By inspection:
1^2 = 1 = 24*0 + 1
5^2 = 25 = 24*1 + 1
QED





So to put it another way, to test the primality of any number, first square it, then mod it by 24. If the answer is 1, it's possibly prime.
Nifty. Perhaps impractical for cryptological purposes, but nifty nonetheless. Reminds me of
p = 6*n + 1
OR
p = 6*n  1
for all p given some n.





NeverHeardOfMe wrote: If p is prime, then p ^ 2 = 1 + 24 * n, for some n
Don't know about you, but I think that's quite amazing. Why is it true at all, and given that it is, where does 24 come from?! (Pity it's not 42 really!)
It only needs a small modification to use 42:
If p is prime and p > 7 then
p^6 = 1 + 42n for some n
Peter
"Until the invention of the computer, the machine gun was the device that enabled humans to make the most mistakes in the smallest amount of time."
modified on Wednesday, November 10, 2010 11:37 PM





Hello cp9876,
the correct formula is actually
p^6 = 1 + 84n for some n, and p being a prime >7 With 84 = 2 * 42 , your version is not wrong either, but only half of the truth.
At a first glance, it looked like a big step forward to proving the universal truth and meaning of everything (which is said to be 42), but as soon as I started to find the proof, doubts were shed on this old belief.
Let me now prove my version of the formula, following the steps outlined by _Erik_ previously in this thread.
We have to show that p^6  1 can be divided by 84, and I will do that by showing that it can be divided by 4, 3, and 7 (because 4*3*7=84 ) at the same time.
The first two factors are quite trivial:
I) (p^6  1) = (p^3  1) * (p^3 + 1) , since p is prime and > 2, it is an odd number, thus
p^3 is an odd number, and consequently both (p^3  1) and (p^3 + 1) are even numbers, hence:
(p^6  1) = (p^3  1) * (p^3 + 1) = 2*a * 2*b = 4*a*b
II) With p being a prime and p > 3,
p^3 is an odd number which cannot be divided by 3. Consequently, either (p^3  1) (x)or (p^3 + 1) can be divided by 3 (for a more detailed proof of this, see a post from _Erik_ above). Hence:
(p^6  1) = (p^3  1) * (p^3 + 1) = 3*c * d
III) I did not find a smart proof for that "7", but the number of cases can be simply enumerated:
With p being prime and > 7,
p = (7*o + e) with o being an odd integer and e an even integer in {2; 4; 6; 8; 10; 12}
Now we have to prove that either (p^3  1) (x)or (p^3 + 1) can be divided by 7.
p^3 = (7*o + e)^3 = (7*o)^3 + 3*e*(7*o)^2 + 3*(7*o)*e^2 + e^3
It is easy to see that each of the summands (7*o)^3 , 3*e*(7*o)^2 , 3*(7*o)*e^2 can be divided by 7. We need to concentrate only on e^3 : either e^3+1 (x)or e^31 must be dividable by 7. I enumerate all the 6 possible cases and then dicide for +1 or 1 :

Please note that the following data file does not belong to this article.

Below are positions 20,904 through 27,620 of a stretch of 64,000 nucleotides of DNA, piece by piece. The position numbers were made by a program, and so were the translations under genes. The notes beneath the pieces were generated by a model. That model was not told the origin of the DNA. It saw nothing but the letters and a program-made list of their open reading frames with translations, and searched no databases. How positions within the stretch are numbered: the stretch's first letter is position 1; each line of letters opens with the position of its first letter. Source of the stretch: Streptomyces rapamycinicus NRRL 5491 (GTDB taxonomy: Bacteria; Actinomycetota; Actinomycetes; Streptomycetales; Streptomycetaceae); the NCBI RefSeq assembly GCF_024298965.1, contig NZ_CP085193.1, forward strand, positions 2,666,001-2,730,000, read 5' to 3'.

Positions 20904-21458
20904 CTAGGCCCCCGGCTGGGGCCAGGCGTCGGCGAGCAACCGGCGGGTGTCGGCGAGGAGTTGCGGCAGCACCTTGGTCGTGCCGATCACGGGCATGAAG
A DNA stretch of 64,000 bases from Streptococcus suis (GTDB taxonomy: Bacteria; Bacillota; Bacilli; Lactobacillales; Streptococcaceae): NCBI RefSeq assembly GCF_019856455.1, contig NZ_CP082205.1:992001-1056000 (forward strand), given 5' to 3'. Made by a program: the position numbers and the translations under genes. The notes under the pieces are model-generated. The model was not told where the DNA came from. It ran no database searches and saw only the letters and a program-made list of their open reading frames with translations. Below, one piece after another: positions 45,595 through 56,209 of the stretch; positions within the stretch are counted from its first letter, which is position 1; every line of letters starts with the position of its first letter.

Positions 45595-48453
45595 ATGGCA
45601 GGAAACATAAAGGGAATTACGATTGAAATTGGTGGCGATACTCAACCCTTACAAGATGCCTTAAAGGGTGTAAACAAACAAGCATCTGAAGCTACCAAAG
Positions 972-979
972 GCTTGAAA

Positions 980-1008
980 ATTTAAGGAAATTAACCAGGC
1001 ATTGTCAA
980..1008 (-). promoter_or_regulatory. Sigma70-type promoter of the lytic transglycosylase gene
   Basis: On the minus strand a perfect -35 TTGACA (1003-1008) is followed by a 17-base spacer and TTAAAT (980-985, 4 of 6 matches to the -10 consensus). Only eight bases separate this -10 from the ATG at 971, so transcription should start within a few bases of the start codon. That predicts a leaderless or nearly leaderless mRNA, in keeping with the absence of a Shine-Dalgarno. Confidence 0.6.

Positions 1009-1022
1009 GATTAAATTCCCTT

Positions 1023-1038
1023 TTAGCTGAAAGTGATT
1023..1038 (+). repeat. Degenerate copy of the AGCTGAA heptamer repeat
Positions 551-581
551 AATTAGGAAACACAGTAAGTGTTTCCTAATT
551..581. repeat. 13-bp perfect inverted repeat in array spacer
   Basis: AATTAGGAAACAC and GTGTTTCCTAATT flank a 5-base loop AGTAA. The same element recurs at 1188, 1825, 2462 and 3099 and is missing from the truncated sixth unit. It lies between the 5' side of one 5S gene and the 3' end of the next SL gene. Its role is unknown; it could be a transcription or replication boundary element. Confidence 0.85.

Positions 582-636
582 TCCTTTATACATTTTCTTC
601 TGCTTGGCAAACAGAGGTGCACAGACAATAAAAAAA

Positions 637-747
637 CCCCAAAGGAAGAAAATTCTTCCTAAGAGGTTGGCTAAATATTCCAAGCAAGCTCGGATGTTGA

e=2: e^3= 8 => 1
 e=4: e^3= 64 => 1
 e=6: e^3= 216 => +1
 e=8: e^3= 512 => +1
 e=10: e^3=1000 => +1
 e=12: e^3=1728 => +1 Now we can write:
(p^6  1) = (p^3  1) * (p^3 + 1) = 7*e * f
And consequently here it is:
(p^6  1) = (p^3  1) * (p^3 + 1) = 4*3*7*n
Now we must recognize the full proven truth of 84.
Previously, we were told half of the truth only.
Knowing this new proven truth, which replaces the old believe of 42 and proves it at the same time, we can look forward to an even brighter future.





for Bernard proveth that if p > 7 then
p^6 = 1 + 84n
and thus 84 is the full proven truth, twice the truth of 42.
However 84 is but an imposter of the full proven truth.
As Bernard showeth, for p an odd prime, p^3 is an odd number, and consequently both (p^3  1) and (p^3 + 1) are even, but as they are consecutive even numbers then one must be divisible by 4, hence:
(p^6  1) = (p^3  1) * (p^3 + 1) = 2*a * 4*b = 8*a*b
Thus we have the next full proven truth that
p^6 = 1 + 168n
But there is more...
As p is prime, then the residue modulo 9 shall be one of {+/ 1, +/ 2, +/ 4} which using the fact that 2^3 = 8 = 1(mod 9), and 4 = 2^2 so 4^3 = 2^6 = 1(mod 9), then p^3 = +/ 1 (mod 9), then p^6 = 1 (mod 9) and hence:
(p^6  1) = 9*c
And so we have the next proven truth that if p is prime and p is not 2,3 or 7 then:
p^6 = 1 + 504n
and the full truth is that there is no number higher than 504 to satisfy this.
Peter
"Until the invention of the computer, the machine gun was the device that enabled humans to make the most mistakes in the smallest amount of time."





Your algorithm finds the nth prime with reasonable speed.
If you eliminate the (1 + (24 * N))^.5 that are not integers the calculation is almost trivial.
This could be very useful in cryptographic and password gen. apps.
"Coding for fun and profit ... mostly fun"





hi
i look for a formula to calc new width and height of an image after rotation with given angle.
look at this image (the square rotate 45 degrees):
thanks





Hi,
when you rotate a point [x,y] over an angle alpha its coordinates become:
xNew=x*cos(alpha)+y*sin(alpha);
yNew=x*sin)alpha)+y*cos(alpha);
If you apply this to the four corners, then subtract to get width and height, you would get:
widNew=wid*abs(cos(alpha))+hei*abs(sin(alpha));
heiNew=wid*abs(sin(alpha))+hei*abs(cos(alpha));
[EDIT] added abs functions [/EDIT]